Habitat :Rumex obtusifolius is native to Europe but can now be found in the United States and many other countries around the world.Waste ground, hedgerows and field margins. A common weed of cultivated land on acid or calcareous soils.
Rumex obtusifolius is a perennial weed.It is easily recognizable by its very large leaves, some of the lower leaves having red stems. The edges of the leaves are slightly “crisped” or wavy. The foliage of the plant can grow to about 18 inches in height. The stems have nodes covered by an ocrea, a thin, paper-like membrane – a characteristic of the Polygonaceae family.
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Large clusters of racemes contain green flowers that change to red as they mature. They are held on a single stalk that grows above the leaves and blooms June through September. The seeds produced are reddish-brown.
Seedlings can be identified by the oval leaves with red stems and rolled leaves sprouting from the center of the plant.
Rumex crispus – curly dock – is very similar in appearance but with thinner and wavier leaves. In more detail, the calyx of curly dock has smooth margins while the calyx of broadleaf dock has horned margins.
Cultivation: Waste ground, hedgerows and field margins. A common weed of cultivated land on acid or calcareous soils.
Propagation: Seed – sow spring in situ. Division in spring.
The ‘milk’ of the dock leaf is known to contain tannins and oxalic acid, which is an astringent. In some parts of the United Kingdom nettle stings are said to be cured by vigorously rubbing a dock leaf onto the sting, and ‘dock leaves’ as they are known are often found growing next to or near where nettles are found. A tincture of dock is helpful for problems of the menopause. According to folk remedies, dock root has a pronounced detoxing effect on the liver and it cleanses the skin.
Studies have validated the traditional prescription of bitter dock tea as a laxative. The root was steeped and applied to skin eruptions, especially for children. The root contains tannin and is astringent and blood purifier. A tea made from the roots has been used in the treatment of jaundice, whooping cough, boils and bleeding. An infusion of the root has been used as a wash, especially for children, to treat skin eruptions. One report says that the root has been used as a contraceptive to stop menstruation.
The leaves are often applied externally as a rustic remedy in the treatment of blisters, burns and scalds. The root contains tannin and is astringent and blood purifier. A tea made from the roots has been used in the treatment of jaundice, whooping cough, boils and bleeding. An infusion of the root has been used as a wash, especially for children, to treat skin eruptions. One report says that the root has been used as a contraceptive to stop menstruation. The root is harvested in early spring and dried for later use.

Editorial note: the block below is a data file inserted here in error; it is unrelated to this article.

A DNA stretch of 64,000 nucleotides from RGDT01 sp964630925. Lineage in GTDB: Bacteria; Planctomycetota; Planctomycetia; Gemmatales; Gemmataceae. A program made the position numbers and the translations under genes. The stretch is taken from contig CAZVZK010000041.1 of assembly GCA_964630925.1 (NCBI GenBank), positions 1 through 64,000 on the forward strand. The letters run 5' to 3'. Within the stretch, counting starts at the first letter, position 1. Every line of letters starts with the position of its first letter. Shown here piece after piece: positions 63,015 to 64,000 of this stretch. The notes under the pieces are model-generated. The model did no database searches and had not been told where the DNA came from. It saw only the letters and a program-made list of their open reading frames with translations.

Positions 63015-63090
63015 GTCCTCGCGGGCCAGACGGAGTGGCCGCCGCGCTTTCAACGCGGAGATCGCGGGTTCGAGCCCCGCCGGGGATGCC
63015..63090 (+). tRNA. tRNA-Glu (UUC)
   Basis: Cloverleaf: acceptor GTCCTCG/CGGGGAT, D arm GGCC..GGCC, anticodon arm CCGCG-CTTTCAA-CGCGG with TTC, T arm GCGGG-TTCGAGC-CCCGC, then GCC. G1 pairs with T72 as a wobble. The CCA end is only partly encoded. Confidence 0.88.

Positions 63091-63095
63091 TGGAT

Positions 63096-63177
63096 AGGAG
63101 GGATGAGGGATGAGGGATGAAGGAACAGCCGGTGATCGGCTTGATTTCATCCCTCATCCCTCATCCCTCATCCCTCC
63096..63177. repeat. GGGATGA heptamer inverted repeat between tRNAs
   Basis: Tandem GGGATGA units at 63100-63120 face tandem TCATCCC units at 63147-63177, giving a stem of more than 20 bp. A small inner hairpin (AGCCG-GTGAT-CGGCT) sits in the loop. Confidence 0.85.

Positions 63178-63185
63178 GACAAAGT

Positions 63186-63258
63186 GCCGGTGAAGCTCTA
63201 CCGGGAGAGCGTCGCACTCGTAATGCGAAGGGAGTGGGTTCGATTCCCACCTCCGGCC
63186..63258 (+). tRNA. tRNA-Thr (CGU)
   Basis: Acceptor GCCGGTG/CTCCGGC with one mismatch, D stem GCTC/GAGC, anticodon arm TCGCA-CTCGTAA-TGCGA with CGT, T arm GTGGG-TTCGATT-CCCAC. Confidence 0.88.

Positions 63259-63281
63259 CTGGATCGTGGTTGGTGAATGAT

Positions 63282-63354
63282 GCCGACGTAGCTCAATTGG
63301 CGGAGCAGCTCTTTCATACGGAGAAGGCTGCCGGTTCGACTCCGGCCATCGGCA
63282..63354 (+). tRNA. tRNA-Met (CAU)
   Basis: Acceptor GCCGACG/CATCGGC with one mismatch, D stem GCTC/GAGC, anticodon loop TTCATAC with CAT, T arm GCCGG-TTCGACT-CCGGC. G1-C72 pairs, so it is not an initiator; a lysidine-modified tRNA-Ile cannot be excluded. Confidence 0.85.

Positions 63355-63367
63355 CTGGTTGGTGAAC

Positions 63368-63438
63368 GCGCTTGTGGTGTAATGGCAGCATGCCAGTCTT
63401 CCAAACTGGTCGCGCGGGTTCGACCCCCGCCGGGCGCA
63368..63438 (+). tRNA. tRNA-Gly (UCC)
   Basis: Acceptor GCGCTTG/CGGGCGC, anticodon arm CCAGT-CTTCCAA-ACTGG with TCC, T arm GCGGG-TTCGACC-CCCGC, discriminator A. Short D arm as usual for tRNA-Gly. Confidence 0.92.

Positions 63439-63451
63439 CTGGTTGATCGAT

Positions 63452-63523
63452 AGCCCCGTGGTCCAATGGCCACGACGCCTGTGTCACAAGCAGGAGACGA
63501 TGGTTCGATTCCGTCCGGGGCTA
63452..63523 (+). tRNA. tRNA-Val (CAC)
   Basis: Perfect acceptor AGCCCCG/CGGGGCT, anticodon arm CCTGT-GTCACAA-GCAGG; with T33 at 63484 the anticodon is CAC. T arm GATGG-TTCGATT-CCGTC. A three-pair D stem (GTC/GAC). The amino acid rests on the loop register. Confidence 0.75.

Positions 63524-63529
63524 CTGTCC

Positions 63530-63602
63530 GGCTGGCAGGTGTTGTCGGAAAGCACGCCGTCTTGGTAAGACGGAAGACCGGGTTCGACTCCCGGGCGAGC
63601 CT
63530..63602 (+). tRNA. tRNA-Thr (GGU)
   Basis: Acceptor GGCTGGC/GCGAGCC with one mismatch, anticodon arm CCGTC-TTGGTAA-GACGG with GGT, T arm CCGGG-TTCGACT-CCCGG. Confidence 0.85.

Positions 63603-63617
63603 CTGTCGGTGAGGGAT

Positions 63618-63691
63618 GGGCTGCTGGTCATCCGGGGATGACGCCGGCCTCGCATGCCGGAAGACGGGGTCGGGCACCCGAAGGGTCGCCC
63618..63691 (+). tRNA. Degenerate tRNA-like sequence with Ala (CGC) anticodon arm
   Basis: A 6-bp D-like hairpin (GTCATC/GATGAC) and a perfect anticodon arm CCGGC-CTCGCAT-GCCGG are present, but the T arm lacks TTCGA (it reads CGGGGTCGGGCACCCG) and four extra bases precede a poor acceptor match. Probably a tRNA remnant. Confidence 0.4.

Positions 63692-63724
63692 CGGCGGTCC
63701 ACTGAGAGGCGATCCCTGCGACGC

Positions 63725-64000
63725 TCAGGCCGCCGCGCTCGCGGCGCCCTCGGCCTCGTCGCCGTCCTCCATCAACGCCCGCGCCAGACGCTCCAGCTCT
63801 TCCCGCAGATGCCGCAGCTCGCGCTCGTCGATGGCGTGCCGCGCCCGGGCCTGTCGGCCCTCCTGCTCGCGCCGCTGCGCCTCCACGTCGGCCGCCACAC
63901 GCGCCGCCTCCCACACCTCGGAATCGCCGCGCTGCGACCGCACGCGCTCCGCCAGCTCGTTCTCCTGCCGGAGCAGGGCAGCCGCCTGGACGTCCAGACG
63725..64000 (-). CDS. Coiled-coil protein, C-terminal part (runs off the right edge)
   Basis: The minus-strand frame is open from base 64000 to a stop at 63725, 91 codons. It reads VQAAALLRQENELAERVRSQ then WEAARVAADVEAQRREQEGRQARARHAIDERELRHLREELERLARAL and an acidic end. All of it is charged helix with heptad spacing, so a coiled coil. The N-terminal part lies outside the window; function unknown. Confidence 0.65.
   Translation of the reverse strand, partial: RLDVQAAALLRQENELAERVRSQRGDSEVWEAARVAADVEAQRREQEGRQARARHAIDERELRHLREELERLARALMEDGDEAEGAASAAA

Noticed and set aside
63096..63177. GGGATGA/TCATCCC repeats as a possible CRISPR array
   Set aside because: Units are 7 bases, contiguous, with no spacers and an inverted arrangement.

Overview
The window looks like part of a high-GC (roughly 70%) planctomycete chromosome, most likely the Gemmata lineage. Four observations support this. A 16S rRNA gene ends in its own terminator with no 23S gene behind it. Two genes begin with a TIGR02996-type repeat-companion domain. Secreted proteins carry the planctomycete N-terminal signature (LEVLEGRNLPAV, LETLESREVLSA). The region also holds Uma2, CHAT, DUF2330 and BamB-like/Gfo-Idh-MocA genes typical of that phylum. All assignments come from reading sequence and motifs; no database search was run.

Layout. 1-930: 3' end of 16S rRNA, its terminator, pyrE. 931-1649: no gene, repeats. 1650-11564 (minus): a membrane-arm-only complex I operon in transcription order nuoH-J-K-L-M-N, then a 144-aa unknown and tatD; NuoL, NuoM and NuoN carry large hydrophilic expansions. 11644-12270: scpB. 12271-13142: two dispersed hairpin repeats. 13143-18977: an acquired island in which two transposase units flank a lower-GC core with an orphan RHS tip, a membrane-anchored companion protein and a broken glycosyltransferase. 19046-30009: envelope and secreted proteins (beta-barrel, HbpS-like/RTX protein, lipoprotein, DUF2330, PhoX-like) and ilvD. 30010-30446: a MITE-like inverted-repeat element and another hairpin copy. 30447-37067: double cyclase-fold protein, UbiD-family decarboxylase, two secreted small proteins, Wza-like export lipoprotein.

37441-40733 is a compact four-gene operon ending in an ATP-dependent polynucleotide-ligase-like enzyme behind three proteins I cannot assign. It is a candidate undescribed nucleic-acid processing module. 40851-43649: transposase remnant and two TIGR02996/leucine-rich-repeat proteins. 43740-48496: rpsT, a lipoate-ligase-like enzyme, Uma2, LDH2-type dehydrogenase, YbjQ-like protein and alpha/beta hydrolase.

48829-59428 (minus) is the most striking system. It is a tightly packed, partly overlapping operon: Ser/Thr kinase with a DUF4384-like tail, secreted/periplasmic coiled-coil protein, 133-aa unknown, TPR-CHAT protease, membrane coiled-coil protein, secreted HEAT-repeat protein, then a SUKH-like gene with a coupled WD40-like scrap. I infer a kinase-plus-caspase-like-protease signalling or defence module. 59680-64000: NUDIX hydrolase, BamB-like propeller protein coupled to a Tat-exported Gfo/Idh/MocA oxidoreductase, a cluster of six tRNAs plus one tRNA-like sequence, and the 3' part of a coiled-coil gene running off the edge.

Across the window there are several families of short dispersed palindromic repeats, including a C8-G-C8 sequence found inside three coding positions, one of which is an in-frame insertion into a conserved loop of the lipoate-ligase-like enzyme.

In George Eliot‘s Adam Bede, set in the early 19th century, broad dock leaves are used to wrap farmhouse butter.Yellow, dark green to brown and dark grey dyes can be obtained from the roots of this plant. They do not need a mordant.
Broadleaf dock is considered a weed and is slightly poisonous. It is designated an “injurious weed” under the UK Weeds Act 1959. Livestock have been known to get sick after feeding on it. But eradicating the plants is difficult. The perennial plant can have a deep taproot reaching 5 feet down. Also, the milk of the plant has been known to cause mild dermatitis.
Seeds have toothed wing structures, allowing them to be dispersed by wind or water, and also allow them to attach to animals or machinery to be spread great distances. They can lie dormant for years before germination, making vigilant pulling or tilling essential.
First year plants can seed, making early detection important for eradication.
The main weaknesses of Broadleaf are its poor competition, crowding causes flowering to be delayed for up to three years, and its susceptibility to disturbance. Frequent tilling will disrupt roots and kill seedlings and even older plants. The plant also thrives in moist environments and improved drainage can also help control its growth.
It has also been an invasive species of the Great lakes region where it was first sighted in 1840
The information presented herein is intended for educational purposes only. Individual results may vary, and before using any supplements, it is always advisable to consult with your own health care provider.
- Weed control – Wikipedia, the free encyclopedia (hortitrends.wordpress.com)
- Polygonum bistorta (findmeacure.com)
- When you weed, get deep enough to get the roots (seattletimes.nwsource.com)
- Public Works & Parks:At the mercy of the bureaucrats whose demands for Health & Safety are anaesthetizing creativity? (thegardenmaverick.com)
- Nettles – all zing, no sting (independent.co.uk)
- Myrica cerifera (findmeacure.com)
- Growing wild edibles (greenreview.blogspot.com)
- Aristolochia debilis (findmeacure.com)
- Cymopterus bulbosus (findmeacure.com)
- Making Tea from Plants Grown in the Backyard (nytimes.com)
- Balsamorhiza sagittata (findmeacure.com)